Low Code No Code (LCNC) Case Study: Working with a Low-code Platform Provider to Develop Product and Pricing Strategy | Blog
Everest Group recently helped a low code no code (LCNC) product company evolve its product and pricing strategy by assessing the market standing of its platform features and commercials. Read on to learn about the approach, assessment dimensions, and outcomes in this case study.
As part of the engagement, we provided the following services to the client:
- Identified key strengths and development opportunities for the platform and provided short-term and long-term roadmap recommendations for prioritizing features
- Assessed the leading LCNC commercial models in the industry, along with enterprise adoption patterns and preferences
- Performed a price benchmarking exercise
- Projected the pricing evolution over the next 24 months based on demand patterns and macroeconomic trends
Everest Group approach
Everest Group analyzed the platform from two broad perspectives: application development capabilities (declarative tooling to accelerate application development and delivery) and process orchestration capabilities (ability to design, execute, and monitor business processes). In this blog, we’ll focus on the application development capabilities.
Everest Group gathered insights about the platform capabilities from the provider using a comprehensive RFI that collected more than 190 data points across 17 categories, followed by a briefing and demo showcasing the platform’s capabilities. Inputs from these sources were used in conjunction with our existing low-code research and ongoing conversations with ecosystem players to inform the final review across the below assessment dimensions.
Based on our research of low-code platforms published earlier this year, we identified the following five key areas where LCNC platforms can drive competitive differentiation through strategic investments:
Source: Everest Group
Now let’s take a closer look at each of the assessment dimensions and the features/components evaluated in each of these areas.
- Pre-built templates
One of the foundational elements of an enterprise-ready low-code platform, this dimension takes into account the availability of out-of-the-box templates for common user interface components, widgets, and functional libraries, as well as reusability of user-built templates, availability of industry-specific out-of-the-box solutions, and a robust marketplace supported by multiple partners.
Before incorporating any new technology tool into its ecosystem, enterprise IT teams prioritize its ease of integration with the existing tech stack during the evaluation process. This dimension assesses the availability of pre-built connectors to common tools in the enterprise technology stack, the low code option to include further integrations, and the ability for developers to use custom scripting to call external application programming interfaces (APIs) where required.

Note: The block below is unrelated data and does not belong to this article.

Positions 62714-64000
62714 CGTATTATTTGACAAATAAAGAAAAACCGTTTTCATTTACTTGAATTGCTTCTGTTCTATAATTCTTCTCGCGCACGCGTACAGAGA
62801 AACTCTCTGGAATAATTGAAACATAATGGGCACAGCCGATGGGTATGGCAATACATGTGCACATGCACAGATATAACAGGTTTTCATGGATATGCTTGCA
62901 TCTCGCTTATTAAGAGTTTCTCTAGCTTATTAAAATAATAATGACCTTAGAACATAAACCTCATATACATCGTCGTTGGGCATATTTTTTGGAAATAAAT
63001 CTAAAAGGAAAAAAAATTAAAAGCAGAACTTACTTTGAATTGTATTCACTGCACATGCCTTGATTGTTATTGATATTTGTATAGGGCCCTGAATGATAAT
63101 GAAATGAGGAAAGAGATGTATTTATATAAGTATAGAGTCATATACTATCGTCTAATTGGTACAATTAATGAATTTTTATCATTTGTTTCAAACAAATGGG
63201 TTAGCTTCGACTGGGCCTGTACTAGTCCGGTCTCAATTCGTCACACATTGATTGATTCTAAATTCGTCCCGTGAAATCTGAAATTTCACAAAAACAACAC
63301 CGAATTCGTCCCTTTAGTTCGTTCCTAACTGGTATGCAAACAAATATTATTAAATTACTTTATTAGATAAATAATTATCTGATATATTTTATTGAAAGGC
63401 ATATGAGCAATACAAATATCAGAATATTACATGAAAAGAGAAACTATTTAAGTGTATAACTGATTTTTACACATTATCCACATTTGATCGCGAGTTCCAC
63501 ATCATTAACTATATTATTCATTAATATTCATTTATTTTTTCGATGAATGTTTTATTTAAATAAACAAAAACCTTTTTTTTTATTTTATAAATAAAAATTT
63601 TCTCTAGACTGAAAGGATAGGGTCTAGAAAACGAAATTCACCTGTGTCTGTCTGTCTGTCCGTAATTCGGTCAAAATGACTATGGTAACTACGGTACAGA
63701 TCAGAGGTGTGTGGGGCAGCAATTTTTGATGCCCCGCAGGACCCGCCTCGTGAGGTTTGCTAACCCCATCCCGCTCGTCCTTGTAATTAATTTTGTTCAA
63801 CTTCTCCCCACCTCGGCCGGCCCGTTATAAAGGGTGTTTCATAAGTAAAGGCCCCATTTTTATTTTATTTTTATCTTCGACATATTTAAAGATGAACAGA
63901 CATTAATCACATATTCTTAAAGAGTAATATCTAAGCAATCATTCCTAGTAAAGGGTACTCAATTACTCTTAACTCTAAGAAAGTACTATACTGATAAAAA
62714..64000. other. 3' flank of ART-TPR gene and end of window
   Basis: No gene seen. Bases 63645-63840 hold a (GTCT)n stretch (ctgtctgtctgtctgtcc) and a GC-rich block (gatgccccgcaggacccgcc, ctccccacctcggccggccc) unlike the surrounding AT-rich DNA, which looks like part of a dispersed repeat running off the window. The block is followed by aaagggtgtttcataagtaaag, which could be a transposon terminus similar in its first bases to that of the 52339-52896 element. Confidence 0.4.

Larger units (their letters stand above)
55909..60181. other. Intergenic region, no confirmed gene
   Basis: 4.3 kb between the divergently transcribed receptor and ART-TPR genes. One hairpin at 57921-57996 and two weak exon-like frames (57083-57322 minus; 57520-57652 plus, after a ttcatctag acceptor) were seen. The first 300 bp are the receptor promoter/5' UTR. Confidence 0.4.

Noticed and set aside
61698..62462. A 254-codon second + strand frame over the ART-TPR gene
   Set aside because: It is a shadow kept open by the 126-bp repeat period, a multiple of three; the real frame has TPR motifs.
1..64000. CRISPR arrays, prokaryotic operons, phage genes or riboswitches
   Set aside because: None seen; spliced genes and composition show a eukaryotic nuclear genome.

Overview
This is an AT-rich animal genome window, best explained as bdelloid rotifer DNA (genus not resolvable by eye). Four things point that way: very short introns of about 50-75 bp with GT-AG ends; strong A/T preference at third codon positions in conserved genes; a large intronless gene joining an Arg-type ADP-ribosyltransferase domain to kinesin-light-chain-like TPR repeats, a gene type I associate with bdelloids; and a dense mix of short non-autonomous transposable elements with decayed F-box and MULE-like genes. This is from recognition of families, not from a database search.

- Artificial Intelligence (AI) capabilities for application development
As low-code platforms scale in importance from building departmental workflow applications to business-critical enterprise-grade applications, the extent of AI-powered abilities offered is proving to be a key win theme. Through in-house capabilities or integration with external AI providers, low-code platforms aspire to provide AI-powered development assistance, AI-based application management services, AI-based automated testing, AI-powered code quality alerts, and AI-augmented portfolio analysis.
- Collaborative development
Business users play an increasingly important role in the application lifecycle, collaborating with professional developers to reduce the gap between their requirements and the final product’s functionalities. Therefore, a platform should offer capabilities that facilitate effective collaboration, such as role-based access, project management capabilities, document sharing capabilities, and notifications on app updates, among others.
- User Interface (UI) and User Experience (UX) capabilities
This dimension considers the support provided to UI components like lists and tables, the ability to support different devices and operating systems, language options, integrations with design tools, reusable screen templates, customizable themes, and navigation ease. UI/UX capabilities are a key swaying factor in enterprise low code buying decisions, especially when building customer-facing applications.
The subscription-based pricing model experienced higher adoption than perpetual licensing in 2021 because it results in lower upfront investments and greater flexibility to scale deployments. Of the eight different pricing models uncovered in our research, the user-based licensing model was the most widely adopted. On-premise deployment of low-code and no-code platforms was found to be 25-50% more costly than cloud-based deployment.
Source: Everest Group
Gap identification – Everest Group helped the client identify key market differentiators, strengths, and limitations across dimensions, as well as the key features for each of these elements
Fine-tuning product vision and roadmap – The insights helped the client prioritize its feature pipeline and advance its messaging to have a greater impact
Product and pricing strategy – The trend analysis helped the client understand the pricing strategies adopted by their competitors and how these vary based on factors like hosting environment and buyer geography
Also, learn about the top five demand themes – data and AI, cloud, experience, platforms, and security – driving growth for IT service providers in our webinar, IT Service Provider 2023 Forecast: The Top 5 Themes for Growth and Wallet Share.